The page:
Conlee has always been interested in sports and staying active, so hearing about Team IMPACT felt like a perfect way for him to make new friends, build his confidence, and help him come out of his shell. He was matched with the Ohio State Baseball team in September of 2022 and recently celebrated his Signing Day with the team. Even though the match is relatively new, Conlee’s family is already noticing positive changes in him because of his new team. 

“We have noticed Conlee’s confidence has already improved tremendously,” Kristina said. “He can be pretty shy and nervous, especially when meeting new people, but since meeting the team, he is much more social and outgoing with them in particular, but also in other social situations. He holds conversations with some of the players and even walks up with them to give high fives and encouragement without his dad or me walking with him, which is a huge step forward.” 

Team IMPACT has filled a space where camaraderie and community was needed for Conlee and his family. Dealing with CF can feel isolating and lonely, especially when people do not get to see all the daily struggles that come with having the disease. Conlee’s family shared that it can be challenging to relate to other families since they are always focused on keeping their child healthy in ways many other families do not have to be. “It’s a lot to take on mentally and physically, and to be honest that’s pretty hard for me to admit,” Kristina shared. “We want to act like CF is a small part of our lives, and sometimes that is true, but more often than not, it feels much more consuming. Sometimes when we get caught up in all of the medical stuff and the day-to-day stuff that we forget to take a time out and just be a family and do the things that everyone else does.”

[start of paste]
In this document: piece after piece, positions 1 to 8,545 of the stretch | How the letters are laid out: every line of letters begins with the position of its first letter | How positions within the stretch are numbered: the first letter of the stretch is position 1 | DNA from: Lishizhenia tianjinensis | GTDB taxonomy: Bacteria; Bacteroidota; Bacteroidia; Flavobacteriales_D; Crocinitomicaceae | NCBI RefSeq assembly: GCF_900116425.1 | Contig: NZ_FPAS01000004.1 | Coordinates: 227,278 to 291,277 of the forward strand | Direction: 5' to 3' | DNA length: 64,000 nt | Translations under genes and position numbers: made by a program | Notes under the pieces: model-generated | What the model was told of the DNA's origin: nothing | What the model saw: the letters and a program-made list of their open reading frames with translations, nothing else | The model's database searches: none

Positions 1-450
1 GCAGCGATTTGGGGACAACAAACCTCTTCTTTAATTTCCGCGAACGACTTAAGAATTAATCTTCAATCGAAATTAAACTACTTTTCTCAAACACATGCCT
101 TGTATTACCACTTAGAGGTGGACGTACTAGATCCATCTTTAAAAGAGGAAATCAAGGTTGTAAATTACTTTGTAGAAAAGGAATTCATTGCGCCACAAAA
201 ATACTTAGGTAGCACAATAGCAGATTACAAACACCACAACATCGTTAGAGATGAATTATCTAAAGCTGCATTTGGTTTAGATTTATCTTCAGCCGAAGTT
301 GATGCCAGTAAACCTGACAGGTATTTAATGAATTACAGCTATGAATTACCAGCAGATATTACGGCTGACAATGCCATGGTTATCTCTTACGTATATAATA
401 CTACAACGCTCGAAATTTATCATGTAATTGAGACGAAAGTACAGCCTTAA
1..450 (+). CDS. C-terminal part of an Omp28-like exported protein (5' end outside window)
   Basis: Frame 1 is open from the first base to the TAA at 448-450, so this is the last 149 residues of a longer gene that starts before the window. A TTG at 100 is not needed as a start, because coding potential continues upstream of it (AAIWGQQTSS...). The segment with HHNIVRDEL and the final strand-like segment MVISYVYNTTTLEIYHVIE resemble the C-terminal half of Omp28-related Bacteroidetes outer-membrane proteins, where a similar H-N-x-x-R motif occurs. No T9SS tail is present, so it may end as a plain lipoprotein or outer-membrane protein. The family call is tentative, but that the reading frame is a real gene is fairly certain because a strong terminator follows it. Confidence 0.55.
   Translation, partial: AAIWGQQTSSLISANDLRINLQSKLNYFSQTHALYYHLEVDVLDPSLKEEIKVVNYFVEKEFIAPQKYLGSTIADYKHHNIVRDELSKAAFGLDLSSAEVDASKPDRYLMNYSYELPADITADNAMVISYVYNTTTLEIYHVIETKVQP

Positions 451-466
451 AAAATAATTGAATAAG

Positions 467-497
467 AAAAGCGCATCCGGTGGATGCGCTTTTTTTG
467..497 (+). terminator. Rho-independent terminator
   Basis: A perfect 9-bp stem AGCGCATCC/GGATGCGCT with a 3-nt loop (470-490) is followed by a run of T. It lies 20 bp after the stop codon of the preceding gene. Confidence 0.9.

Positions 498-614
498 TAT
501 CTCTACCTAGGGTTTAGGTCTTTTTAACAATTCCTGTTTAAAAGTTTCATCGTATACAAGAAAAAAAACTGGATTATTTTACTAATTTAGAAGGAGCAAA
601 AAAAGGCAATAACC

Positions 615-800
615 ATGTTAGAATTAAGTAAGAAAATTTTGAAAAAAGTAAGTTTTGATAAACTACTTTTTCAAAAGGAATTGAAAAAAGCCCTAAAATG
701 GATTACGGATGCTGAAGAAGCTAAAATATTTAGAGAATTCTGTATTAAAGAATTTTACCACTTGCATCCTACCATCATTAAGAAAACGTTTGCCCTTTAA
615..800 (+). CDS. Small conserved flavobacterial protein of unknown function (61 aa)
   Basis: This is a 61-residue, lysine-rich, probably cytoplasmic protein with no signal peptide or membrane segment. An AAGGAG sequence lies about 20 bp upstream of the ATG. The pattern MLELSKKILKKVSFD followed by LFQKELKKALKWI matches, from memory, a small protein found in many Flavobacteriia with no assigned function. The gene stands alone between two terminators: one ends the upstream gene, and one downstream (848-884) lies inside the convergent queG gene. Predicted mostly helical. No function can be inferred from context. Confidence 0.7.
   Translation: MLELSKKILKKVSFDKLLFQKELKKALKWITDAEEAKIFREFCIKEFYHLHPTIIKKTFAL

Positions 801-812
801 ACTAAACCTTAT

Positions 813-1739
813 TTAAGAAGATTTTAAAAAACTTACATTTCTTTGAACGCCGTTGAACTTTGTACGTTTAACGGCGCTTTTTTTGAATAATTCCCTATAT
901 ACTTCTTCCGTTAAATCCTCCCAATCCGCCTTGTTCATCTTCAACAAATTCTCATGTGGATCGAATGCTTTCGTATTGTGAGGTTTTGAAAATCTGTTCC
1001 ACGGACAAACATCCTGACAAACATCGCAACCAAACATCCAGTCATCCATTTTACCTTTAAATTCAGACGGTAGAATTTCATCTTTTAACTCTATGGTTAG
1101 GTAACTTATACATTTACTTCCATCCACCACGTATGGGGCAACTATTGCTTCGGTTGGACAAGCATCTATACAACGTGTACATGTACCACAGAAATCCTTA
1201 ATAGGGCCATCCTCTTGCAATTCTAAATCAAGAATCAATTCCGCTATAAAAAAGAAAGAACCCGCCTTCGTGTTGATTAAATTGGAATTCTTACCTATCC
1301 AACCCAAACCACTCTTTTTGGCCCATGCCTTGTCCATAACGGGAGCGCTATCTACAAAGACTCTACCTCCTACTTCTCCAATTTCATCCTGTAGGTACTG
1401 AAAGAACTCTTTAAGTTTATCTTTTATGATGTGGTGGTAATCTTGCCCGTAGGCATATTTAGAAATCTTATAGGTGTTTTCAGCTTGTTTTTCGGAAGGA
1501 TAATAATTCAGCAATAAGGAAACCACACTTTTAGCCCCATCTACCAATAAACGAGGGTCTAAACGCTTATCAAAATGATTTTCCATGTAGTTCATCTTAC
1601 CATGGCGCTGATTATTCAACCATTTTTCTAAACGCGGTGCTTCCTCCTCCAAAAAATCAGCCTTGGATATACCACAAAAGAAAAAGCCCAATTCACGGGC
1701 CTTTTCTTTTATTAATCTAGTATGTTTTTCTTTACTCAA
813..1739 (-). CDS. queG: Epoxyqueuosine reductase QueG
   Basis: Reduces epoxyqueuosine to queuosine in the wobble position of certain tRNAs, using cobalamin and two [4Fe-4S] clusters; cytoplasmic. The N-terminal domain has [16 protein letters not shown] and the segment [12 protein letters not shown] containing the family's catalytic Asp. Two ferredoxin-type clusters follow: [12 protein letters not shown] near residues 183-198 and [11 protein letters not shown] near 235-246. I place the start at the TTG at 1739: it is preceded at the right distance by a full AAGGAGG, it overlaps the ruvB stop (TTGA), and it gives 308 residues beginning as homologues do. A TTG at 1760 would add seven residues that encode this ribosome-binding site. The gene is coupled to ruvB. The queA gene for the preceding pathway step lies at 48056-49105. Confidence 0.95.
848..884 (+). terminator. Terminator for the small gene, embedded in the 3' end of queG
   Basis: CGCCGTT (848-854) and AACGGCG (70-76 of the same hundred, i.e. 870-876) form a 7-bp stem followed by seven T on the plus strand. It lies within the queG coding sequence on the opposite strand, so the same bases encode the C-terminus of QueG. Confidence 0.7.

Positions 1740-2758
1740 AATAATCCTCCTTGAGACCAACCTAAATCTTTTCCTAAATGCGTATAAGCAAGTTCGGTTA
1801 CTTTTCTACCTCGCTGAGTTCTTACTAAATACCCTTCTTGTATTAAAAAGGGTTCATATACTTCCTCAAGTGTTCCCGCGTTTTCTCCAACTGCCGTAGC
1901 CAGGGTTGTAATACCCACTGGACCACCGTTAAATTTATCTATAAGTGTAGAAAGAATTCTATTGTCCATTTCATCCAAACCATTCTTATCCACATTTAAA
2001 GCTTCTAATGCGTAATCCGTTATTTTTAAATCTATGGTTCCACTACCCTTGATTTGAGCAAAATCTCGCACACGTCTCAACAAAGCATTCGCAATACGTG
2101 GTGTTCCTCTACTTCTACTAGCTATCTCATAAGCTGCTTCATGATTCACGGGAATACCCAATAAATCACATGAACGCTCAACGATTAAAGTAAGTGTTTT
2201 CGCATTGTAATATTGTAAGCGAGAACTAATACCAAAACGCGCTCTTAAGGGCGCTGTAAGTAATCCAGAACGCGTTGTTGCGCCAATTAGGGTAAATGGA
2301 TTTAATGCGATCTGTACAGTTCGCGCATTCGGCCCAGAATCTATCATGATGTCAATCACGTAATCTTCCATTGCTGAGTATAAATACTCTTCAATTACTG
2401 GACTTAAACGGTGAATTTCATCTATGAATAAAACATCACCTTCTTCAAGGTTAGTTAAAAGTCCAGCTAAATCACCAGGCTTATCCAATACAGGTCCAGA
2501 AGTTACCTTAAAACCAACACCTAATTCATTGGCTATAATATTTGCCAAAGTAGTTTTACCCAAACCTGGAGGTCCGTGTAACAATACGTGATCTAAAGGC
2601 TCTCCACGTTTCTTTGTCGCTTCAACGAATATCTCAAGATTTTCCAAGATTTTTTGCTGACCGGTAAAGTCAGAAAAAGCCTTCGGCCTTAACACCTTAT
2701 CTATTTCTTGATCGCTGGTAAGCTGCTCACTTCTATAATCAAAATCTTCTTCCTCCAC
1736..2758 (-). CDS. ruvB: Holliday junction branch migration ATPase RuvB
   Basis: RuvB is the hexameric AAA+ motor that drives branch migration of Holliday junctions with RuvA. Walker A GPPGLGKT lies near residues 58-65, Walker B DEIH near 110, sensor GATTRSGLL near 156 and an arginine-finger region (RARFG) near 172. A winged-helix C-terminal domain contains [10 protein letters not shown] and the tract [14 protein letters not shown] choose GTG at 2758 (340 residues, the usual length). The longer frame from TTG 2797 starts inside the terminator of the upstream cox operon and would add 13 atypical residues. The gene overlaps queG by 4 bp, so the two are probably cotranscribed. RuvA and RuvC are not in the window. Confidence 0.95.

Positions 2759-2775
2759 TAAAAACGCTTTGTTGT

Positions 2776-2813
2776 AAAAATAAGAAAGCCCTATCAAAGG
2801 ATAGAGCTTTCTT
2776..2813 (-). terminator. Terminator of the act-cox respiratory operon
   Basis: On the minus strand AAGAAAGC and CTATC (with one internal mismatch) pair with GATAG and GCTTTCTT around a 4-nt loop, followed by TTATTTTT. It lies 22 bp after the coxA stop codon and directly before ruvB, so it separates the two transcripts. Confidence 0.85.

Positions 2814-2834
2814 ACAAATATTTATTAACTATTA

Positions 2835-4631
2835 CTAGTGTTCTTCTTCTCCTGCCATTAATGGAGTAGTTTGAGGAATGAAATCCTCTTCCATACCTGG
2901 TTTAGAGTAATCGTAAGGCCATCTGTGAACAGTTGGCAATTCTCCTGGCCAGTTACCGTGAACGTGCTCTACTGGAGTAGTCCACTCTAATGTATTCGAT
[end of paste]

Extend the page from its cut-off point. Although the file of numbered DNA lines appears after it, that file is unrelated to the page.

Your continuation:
“Team IMPACT is like a big hug for our family and a reminder to take time to have fun,” she said. “We all look forward to our time spent with the team, and when something comes up in our lives, Conlee can’t wait to share it with the team. He looks up to them like big brothers which is also really cool since he doesn’t have any older siblings.” And that familial feeling goes both ways. The team always checks in on Conlee before and after his surgeries. “They are super encouraging and ask for updates, which is extremely endearing and makes Conlee feel special,” Kristina said. 

The benefits continue onto the playing field as well, with Conlee now playing toward a bigger goal. “The Team IMPACT experience has been so wonderful. Conlee has something to look forward to in between treatments and appointments. He has learned more about baseball too. He is playing baseball on his own team, and we’ve seen an improvement in his physical ability after watching his teammates play. He wants to be a better baseball player so maybe one day he can play for the OSU Buckeyes too!”